Tea Party and Democrats Both Ignore the Poor

Poverty is higher than ever, but politicians still don't give the needy the attention they deserve.

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The Tea Party presidential debate this week included one of the darkest moments in modern Americans politics. When Wolf Blitzer of CNN asked Rep. Ron Paul, a doctor, if he would let a 30-year-old man without private health insurance die, a man in the audience yelled "yeah" and the crowd in the hall cheered.

The U.S. Census Bureau announced Wednesday that 15.1 percent of all Americans, 46 million people live in poverty. One of every six Americans and more than one out of every five kids are poor. This is the highest poverty rate in 17 years. You would never know that there so many poor people if you listened to the politicians talk. No one cares.

[See a collection of political cartoons on the Tea Party.]

When I raised this issue Wednesday when I hosted Leslie Marshall's nationally syndicated radio show, a listener called in to say that people are poor because they are lazy. I wondered if that included the 2-year-old toddler who hasn't had a decent meal in a month? Does it include the 25-year-old single mother who has been looking for a job for a year but can't find one because there are six Americans looking for work for every job opening in the United States?

Now there are lazy rich people and lazy poor people. But if poor people are so lazy why do thousands of applicants show up for interviews when a company advertises job openings for 15 new employees?

There are very few public figures who discuss the need to help the needy. The Tea Partyers stick up for rich people. The Democrats talk about aiding middle class families which is a definite improvement over the conservative rhetoric. But no one is talking about the growing number of Americans who live in poverty.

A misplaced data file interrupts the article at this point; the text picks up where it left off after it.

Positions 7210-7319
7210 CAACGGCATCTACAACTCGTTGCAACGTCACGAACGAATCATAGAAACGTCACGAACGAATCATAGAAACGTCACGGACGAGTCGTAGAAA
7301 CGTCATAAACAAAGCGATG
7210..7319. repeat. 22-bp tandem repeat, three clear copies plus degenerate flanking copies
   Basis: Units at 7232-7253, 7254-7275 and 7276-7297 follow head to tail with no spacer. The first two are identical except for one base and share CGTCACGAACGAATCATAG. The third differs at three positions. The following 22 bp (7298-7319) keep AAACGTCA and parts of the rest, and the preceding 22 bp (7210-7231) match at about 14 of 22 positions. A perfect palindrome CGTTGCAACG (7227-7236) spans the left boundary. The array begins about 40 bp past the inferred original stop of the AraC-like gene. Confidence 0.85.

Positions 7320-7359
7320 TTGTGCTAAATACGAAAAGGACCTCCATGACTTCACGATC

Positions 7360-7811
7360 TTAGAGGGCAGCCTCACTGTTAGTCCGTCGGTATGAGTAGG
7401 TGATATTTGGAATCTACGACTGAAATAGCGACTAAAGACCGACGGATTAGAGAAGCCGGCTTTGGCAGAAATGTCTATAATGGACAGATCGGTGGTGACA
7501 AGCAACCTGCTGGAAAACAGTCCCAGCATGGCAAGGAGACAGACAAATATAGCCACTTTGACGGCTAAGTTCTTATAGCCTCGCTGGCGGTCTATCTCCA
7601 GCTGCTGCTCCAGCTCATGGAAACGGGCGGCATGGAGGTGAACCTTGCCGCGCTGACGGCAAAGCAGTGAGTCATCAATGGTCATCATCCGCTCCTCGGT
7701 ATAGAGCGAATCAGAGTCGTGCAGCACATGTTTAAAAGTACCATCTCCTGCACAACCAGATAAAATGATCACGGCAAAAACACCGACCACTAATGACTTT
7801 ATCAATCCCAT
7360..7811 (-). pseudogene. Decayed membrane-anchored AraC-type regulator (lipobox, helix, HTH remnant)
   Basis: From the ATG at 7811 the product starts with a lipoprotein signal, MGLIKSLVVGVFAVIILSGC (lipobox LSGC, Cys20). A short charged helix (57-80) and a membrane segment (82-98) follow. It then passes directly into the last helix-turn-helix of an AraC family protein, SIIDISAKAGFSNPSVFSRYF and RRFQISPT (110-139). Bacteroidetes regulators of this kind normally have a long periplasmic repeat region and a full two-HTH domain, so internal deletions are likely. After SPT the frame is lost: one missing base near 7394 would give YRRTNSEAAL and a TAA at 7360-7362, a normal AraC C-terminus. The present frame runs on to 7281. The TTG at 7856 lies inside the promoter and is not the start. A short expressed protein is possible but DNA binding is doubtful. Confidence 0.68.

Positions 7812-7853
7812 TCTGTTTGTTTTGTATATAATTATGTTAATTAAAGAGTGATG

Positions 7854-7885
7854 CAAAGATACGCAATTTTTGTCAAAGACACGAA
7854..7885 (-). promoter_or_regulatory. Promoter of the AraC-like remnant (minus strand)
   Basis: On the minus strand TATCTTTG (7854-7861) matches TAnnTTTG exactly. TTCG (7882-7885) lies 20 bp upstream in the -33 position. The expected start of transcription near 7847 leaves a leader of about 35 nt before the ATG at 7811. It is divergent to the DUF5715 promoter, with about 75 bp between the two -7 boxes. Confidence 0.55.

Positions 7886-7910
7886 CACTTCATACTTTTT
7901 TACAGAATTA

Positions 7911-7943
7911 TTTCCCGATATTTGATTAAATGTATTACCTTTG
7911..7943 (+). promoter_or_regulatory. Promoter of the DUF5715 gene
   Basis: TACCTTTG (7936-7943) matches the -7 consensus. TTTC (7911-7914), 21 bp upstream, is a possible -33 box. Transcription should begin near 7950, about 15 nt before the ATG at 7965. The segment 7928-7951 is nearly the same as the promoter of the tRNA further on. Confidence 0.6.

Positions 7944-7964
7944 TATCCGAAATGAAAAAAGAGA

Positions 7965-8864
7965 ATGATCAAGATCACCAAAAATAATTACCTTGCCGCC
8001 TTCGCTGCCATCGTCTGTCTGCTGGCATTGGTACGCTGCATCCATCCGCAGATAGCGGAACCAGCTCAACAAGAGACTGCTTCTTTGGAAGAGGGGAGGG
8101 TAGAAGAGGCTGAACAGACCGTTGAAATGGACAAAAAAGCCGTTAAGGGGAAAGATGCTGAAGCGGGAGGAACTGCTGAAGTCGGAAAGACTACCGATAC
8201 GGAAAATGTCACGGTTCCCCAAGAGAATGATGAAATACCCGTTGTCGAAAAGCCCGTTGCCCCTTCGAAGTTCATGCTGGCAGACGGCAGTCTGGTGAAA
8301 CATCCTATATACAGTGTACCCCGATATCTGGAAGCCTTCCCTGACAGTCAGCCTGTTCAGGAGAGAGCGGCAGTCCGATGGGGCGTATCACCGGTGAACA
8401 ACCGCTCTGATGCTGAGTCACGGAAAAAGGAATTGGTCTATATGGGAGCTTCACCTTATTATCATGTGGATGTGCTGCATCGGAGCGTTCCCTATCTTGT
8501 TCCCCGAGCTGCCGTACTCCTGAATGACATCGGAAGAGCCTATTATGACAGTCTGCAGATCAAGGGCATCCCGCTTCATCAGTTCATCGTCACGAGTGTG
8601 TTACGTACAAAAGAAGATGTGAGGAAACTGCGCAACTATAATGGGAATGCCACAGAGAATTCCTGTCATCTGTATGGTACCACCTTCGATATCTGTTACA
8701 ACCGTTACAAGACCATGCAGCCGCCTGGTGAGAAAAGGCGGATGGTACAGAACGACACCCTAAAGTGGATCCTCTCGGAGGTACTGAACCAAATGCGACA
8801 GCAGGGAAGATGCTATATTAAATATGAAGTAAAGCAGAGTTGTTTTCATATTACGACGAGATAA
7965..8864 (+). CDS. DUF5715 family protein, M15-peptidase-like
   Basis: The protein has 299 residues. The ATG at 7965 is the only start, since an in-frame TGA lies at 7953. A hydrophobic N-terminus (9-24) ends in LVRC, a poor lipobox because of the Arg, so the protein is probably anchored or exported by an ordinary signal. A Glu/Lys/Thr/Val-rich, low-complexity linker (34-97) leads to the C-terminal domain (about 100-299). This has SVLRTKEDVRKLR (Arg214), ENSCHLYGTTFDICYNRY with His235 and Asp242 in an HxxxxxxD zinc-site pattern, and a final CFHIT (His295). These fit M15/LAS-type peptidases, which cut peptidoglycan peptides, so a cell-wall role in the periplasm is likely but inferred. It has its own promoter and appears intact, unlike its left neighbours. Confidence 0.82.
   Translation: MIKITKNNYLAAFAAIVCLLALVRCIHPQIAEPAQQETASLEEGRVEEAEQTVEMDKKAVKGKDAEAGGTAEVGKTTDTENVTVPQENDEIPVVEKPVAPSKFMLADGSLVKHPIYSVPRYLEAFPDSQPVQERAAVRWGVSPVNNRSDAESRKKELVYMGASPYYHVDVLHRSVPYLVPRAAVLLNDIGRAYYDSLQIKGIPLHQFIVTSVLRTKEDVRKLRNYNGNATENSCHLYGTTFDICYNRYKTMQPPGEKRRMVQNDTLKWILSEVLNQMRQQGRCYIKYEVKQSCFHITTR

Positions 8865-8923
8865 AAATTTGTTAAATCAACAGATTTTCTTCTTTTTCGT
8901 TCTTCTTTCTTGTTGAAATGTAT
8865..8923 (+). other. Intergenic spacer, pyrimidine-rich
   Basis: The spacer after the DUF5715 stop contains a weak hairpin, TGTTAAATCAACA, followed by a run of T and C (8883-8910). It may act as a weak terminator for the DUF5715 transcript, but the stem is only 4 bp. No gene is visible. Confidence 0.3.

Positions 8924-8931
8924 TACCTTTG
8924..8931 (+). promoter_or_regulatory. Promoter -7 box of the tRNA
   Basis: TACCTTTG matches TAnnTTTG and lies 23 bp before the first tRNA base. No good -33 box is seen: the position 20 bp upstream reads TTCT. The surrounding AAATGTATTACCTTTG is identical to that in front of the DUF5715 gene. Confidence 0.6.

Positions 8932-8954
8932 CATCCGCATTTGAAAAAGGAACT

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Back in 2000, George W. Bush ran as a compassionate conservative. He proved that his campaign slogan was a joke and his administration was a farce when he left thousands of poor people to rot in New Orleans after Katrina. Then in the fall of 2008, President Bush bailed out the bankers and billionaires on Wall Street to the tune of $770 billion dollars and didn't lift a finger to help the millions of Americans who lost their jobs and then their homes because his administration let its allies on Wall Street run wild.

Congress cut spending on programs to help the poor in the fiscal year 2011 budget, and there will be another round of killing cuts on top of those in the few months after the new deficit "super committee" reports in November. There also will be cuts Medicare and Social Security programs for the ill, elderly, and the infirm. There's always plenty of money for tax freebies for oil companies and corporate jet setters but never enough to help people who can't help themselves.

[See a collection of political cartoons on the budget and deficit.]

There was a short window of concern for the poor after the devastation of Hurricane Katrina but that compassion is gone with the wind.

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